Key take-aways

  • 1. How smart alarms and predictive maintenance can highlight water threats

  • 2. The algorithms used to predict spikes in flow rates

  • 3. How machine learning is set to transform pumping stations

Tracking and measuring the invisible

Our sewerage systems are hidden almost entirely from the outside world. But that doesn’t mean we can’t measure and monitor them. Today, a huge number of measuring points and sensors in the system help us understand and maintain unbroken visibility of what’s really going on underground.

They supply daily flows of data relating to everything from water levels and pump frequencies, to system energy consumption. But despite this modern approach to monitoring, most of this data still has to be interpreted manually by a trained professional – making it both a time-consuming and error-prone process.

That’s where data science can help. A machine learning model can process and interpret the raw data gathered from sensors, providing sewerage managers with immediate visibility of patterns and correlations. These models can then self-learn over time, using algorithms to understand past events and forecast more accurately for the future. Plus, they make it simple to establish relationships between complex variables and influencing characteristics such as the weather and pumping capacity.

Three sewerage data science applications

There are a huge number of ways you could apply data science to help simplify and improve sewer management. Here’s a look at three capabilities we have successfully developed and deployed so far:

1) Smart alarms and predictive maintenance

By using algorithms to process large data sets gathered from sewer system monitors and external sources, Royal HaskoningDHV Digital has created software that can recognise abnormal situations in the sewer system in real-time and alert managers immediately.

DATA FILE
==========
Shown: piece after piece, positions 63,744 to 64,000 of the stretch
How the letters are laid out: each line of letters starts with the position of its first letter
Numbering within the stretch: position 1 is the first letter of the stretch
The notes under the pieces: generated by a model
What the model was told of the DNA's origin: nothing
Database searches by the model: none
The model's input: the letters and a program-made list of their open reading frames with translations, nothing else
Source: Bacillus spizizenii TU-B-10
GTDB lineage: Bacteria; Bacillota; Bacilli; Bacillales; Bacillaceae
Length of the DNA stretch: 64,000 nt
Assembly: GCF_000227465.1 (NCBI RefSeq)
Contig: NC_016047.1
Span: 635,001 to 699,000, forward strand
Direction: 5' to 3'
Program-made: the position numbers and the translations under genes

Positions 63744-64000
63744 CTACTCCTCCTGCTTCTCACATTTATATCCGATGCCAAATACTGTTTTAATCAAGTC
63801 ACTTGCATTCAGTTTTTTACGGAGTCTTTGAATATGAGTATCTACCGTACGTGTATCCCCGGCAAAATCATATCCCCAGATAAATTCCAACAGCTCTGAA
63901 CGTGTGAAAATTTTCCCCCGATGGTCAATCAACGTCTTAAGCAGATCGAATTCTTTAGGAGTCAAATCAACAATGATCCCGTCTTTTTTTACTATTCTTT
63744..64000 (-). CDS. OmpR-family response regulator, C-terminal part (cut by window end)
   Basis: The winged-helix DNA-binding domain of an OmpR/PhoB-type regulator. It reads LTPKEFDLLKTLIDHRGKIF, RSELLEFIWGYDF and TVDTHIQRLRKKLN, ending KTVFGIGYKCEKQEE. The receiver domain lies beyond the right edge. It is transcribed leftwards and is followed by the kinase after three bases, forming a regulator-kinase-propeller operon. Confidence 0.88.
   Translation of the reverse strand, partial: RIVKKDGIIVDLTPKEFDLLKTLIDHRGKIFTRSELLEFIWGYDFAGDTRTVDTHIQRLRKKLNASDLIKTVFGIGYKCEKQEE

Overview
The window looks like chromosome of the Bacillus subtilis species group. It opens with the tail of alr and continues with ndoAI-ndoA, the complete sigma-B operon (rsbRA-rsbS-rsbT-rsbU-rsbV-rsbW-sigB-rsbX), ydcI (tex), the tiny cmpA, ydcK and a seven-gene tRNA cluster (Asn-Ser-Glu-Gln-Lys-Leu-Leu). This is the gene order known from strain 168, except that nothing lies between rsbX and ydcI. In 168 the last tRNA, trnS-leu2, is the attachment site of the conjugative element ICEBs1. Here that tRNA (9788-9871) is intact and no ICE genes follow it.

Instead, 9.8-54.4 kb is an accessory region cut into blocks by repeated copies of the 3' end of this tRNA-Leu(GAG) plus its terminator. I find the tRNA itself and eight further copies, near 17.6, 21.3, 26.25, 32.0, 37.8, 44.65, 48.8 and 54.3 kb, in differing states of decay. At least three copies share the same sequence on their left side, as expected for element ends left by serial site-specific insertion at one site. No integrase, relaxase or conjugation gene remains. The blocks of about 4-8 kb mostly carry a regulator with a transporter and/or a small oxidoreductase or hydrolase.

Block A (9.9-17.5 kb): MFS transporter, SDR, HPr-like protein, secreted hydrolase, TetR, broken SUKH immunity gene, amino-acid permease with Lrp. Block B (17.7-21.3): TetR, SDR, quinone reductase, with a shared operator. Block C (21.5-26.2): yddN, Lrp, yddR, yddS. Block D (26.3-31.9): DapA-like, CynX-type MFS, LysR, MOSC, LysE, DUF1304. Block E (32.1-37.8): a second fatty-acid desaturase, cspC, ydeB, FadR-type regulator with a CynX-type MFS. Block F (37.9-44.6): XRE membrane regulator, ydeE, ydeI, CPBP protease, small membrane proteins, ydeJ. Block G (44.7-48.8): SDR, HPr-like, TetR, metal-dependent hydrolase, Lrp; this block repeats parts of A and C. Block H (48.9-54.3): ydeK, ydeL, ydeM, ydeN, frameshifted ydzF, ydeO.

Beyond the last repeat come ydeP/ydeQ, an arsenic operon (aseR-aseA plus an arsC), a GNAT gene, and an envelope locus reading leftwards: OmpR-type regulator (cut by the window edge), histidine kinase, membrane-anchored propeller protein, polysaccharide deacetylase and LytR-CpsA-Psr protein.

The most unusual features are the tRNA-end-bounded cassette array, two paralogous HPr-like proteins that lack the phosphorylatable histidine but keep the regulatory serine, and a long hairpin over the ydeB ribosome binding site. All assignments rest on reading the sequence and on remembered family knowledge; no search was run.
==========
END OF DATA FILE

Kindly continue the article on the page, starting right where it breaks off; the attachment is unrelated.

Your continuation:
In practice, that means managers can take action before the system or any machinery within it fails. Pumps can be prevented from running without water in them, sensors can be replaced before they fail, and teams can immediately detect the sources of issues threatening system operations.

2) Detecting non-sewage water

In collaboration with the Drents Overijsselse Delta water authority, we recently developed a solution that can recognise abnormal volumes of water in the sewer system – often caused by well-draining, faulty connections, acute leaks or negative overflows.

The algorithm in the tool predicts the correct current flow rate based on historical data and compares it with measured values and precipitation data to detect anomalies. With this, the water authority can see spikes in flow rates immediately, and take action before non-sewage water impacts system efficiency.

3) Real-time station control

We’re currently working with multiple water authorities to develop software that will optimise how pumping stations are controlled based on machine learning. By predicting flow levels using an approach similar to the non-sewer water use case, the solution will help keep supply even, and maintain even flows at treatment plants.

By maintaining more even flow levels, pumps and other machinery will remain useable for longer, and unnecessary flood risk can be effectively reduced. This will also help purification operators optimise their process, because they can anticipate the flow rates they need to manage.

The future

Each one of those data science innovations is already having a significant impact on how sewer systems are managed. But this is just the beginning of what we want to achieve.

We believe that by bringing domain experts, data scientists, and leading technology together, we can completely transform how sewer systems are managed. And with this unique combination of capabilities and expertise, we can help water authorities not only meet today’s biggest challenges, but operate more efficiently than ever before.

If you’re experiencing any of the challenges discussed here, or if you’d like to connect and exchange ideas on the future of water treatment and sewage management, contact us.

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Digital Twins for Wastewater Infrastructure 

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